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Vermont Sen. Bernie Sanders suspends his campaign for president. And COVID-19 is ravaging the black community in some areas, including Milwaukee.

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Vermont Senator Bernie Sanders drops out of the race for president, though he assured supporters yesterday his movement will continue. A federal judge ruled this week a lawsuit in Florida awaiting trial will apply to all people with former felony convictions, not just the 17 plaintiffs.

Former Thief Has Advice on How to Avoid Being Scammed

The man whose story was told in the movie "Catch Me If You Can" will give a free presentation this month in Indianapolis on avoiding falling victim to a scam. (AARP)
The man whose story was told in the movie "Catch Me If You Can" will give a free presentation this month in Indianapolis on avoiding falling victim to a scam. (AARP)
April 13, 2016

INDIANAPOLIS - It can take a crook to catch a crook.

Frank W. Abagnale, whose unlawful exploits were portrayed in the film "Catch Me If You Can," knows all about scamming. From ages 16 to 21, Abagnale posed as airline pilot, physician and attorney, pocketing millions of dollars in bogus cash. After finally being caught, he has spent the last 40 years helping the FBI catch con artists. He's now assisting AARP Indiana by giving a free presentation about fraud.

Mandla Moyo, community outreach director for AARP Indiana, said Abagnale's advice is crucial because scammers are always eager to take your money, and they change tactics based on the season. A tax scam is circulating now in which someone calls pretending to be from the Internal Revenue Service, advising you there's a problem with your tax return. Moyo said the revenue service never tries to settle a debt over the phone.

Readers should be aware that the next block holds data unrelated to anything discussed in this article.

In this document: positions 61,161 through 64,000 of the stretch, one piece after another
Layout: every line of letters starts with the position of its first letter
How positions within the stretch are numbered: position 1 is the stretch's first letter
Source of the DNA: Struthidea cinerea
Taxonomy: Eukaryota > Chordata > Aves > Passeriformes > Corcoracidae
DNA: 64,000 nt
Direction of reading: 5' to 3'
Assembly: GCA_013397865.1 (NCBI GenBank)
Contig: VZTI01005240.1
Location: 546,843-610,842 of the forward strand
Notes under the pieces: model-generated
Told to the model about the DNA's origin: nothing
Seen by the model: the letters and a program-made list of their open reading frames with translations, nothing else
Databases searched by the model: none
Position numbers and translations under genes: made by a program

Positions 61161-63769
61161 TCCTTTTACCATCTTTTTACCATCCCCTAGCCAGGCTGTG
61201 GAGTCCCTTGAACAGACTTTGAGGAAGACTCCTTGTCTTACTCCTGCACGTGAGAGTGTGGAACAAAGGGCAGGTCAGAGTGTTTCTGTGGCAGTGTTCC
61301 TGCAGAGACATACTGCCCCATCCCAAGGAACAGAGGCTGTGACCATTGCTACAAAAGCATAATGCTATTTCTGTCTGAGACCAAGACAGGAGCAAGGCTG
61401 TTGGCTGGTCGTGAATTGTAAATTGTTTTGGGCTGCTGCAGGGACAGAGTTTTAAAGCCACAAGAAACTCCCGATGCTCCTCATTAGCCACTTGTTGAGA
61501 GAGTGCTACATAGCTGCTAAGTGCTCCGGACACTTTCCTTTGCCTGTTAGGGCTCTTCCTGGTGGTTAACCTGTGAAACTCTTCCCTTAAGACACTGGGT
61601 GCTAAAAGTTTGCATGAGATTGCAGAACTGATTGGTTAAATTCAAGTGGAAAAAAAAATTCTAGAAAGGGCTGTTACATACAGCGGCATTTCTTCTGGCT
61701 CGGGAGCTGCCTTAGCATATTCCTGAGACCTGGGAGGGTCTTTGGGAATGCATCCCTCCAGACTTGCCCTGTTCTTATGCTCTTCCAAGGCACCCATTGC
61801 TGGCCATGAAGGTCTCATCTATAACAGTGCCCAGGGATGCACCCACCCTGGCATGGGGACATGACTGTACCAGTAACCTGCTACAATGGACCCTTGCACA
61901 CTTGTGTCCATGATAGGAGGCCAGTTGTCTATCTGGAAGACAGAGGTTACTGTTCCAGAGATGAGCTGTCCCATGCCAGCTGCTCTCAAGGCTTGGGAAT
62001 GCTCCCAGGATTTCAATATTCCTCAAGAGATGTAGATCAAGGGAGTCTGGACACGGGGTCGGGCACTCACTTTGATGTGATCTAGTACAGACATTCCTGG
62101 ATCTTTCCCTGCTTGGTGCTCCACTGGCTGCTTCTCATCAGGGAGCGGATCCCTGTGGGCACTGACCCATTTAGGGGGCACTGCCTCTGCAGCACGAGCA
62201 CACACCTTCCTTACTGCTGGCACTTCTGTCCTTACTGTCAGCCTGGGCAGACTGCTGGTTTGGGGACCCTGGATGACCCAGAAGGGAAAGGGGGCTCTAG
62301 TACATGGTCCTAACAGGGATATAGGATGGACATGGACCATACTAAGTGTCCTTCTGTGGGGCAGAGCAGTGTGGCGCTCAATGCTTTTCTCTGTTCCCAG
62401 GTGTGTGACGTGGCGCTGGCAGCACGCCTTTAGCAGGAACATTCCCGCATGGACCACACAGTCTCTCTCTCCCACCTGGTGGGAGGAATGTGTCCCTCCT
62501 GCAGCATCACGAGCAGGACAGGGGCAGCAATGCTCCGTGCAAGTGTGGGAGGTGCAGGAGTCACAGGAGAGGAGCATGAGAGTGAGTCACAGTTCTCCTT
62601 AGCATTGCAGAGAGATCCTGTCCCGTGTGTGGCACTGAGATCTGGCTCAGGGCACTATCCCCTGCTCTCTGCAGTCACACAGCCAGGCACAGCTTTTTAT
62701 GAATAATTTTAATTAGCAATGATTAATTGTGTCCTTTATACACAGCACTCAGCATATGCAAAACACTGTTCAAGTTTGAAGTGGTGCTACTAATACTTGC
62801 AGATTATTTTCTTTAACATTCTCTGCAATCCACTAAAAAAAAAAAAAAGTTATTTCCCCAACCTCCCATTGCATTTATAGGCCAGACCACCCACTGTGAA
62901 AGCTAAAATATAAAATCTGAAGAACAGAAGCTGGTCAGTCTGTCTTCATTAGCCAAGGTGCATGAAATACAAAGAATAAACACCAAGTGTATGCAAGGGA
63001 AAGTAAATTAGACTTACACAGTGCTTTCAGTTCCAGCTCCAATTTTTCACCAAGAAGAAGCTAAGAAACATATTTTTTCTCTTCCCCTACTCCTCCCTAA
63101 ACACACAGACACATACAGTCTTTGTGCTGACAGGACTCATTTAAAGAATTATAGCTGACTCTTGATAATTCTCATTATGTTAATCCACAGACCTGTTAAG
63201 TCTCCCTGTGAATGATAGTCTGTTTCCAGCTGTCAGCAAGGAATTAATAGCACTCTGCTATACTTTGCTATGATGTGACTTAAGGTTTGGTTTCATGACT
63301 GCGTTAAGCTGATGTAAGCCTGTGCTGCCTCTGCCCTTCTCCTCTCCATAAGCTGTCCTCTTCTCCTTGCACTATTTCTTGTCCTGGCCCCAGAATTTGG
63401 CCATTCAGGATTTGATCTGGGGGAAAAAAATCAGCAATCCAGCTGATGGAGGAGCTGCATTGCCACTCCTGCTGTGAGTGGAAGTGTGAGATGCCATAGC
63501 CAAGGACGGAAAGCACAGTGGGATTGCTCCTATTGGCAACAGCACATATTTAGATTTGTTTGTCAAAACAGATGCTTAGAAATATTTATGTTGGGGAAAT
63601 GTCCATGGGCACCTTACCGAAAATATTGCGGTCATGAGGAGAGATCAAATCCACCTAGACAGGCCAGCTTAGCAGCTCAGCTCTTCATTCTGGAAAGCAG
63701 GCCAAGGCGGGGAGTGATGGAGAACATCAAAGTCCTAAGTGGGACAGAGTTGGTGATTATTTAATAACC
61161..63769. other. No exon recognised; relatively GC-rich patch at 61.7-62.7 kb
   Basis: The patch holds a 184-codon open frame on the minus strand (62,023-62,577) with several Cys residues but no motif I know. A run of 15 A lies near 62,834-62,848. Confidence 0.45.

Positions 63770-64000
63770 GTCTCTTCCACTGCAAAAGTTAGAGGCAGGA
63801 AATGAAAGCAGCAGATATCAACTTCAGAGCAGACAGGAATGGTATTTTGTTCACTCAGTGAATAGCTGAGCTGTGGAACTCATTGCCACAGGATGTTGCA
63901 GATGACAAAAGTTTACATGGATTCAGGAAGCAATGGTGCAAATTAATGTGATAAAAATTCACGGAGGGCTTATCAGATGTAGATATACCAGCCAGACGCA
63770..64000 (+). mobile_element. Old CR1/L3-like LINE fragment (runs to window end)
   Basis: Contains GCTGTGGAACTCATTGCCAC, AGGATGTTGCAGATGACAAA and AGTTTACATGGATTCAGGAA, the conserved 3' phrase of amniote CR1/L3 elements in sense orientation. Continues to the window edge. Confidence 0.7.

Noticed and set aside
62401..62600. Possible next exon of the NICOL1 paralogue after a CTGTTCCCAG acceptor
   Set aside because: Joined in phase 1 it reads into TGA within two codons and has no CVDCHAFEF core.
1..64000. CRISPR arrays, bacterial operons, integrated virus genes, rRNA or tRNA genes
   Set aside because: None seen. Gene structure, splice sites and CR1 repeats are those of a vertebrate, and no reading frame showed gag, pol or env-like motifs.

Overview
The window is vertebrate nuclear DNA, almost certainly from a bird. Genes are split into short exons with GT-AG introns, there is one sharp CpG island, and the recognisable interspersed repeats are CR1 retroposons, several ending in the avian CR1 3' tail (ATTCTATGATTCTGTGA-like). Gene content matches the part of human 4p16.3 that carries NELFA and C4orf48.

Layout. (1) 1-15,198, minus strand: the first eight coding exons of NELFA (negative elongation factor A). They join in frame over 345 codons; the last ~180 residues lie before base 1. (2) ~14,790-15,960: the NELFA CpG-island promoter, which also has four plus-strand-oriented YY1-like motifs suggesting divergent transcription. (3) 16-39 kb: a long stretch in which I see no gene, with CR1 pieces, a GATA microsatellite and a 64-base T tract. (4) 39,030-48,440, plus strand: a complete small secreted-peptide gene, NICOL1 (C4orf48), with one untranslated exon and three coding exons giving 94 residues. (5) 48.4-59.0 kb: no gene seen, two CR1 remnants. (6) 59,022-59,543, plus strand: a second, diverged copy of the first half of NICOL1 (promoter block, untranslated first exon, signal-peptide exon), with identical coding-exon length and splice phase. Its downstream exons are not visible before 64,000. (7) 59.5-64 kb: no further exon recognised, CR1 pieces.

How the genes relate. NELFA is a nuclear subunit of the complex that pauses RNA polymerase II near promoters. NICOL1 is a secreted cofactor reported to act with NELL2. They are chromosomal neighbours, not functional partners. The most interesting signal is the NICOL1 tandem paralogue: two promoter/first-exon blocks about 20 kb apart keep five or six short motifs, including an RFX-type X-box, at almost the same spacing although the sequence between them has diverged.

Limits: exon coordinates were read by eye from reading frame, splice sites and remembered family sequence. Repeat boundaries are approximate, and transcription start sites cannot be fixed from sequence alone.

"Then, the other thing to remember is when you're dealing with the IRS or someone saying they're calling from the IRS," Moyo said, "that there's always a way to mediate that debt in a non sort of threatening manner."

Abagnale is appearing at the Indianapolis Museum of Art on April 28. The presentation is free. Preregistration is required and can be completed at the AARP IN Frank Abagnale Fraud Event web page.

Moyo said another popular scam at this time of year centers around spring break and summer travel. A scammer calls pretending to be a child or grandchild who's been arrested in another country and needs bail money. Moyo said scammers use your emotions to manipulate you.

They "will get you scared or frightened or intimidate you," he said. They'll say " 'If you don't handle this, the sheriff will come and arrest you,' and do other things like that."

Moyo said to always get a callback number and never give out personal information over the telephone.

For additional information: AARP IN Frank Abagnale Fraud Event Indianapolis, IN (04/28/16); Register for event; AARP Indiana.

Veronica Carter, Public News Service - IN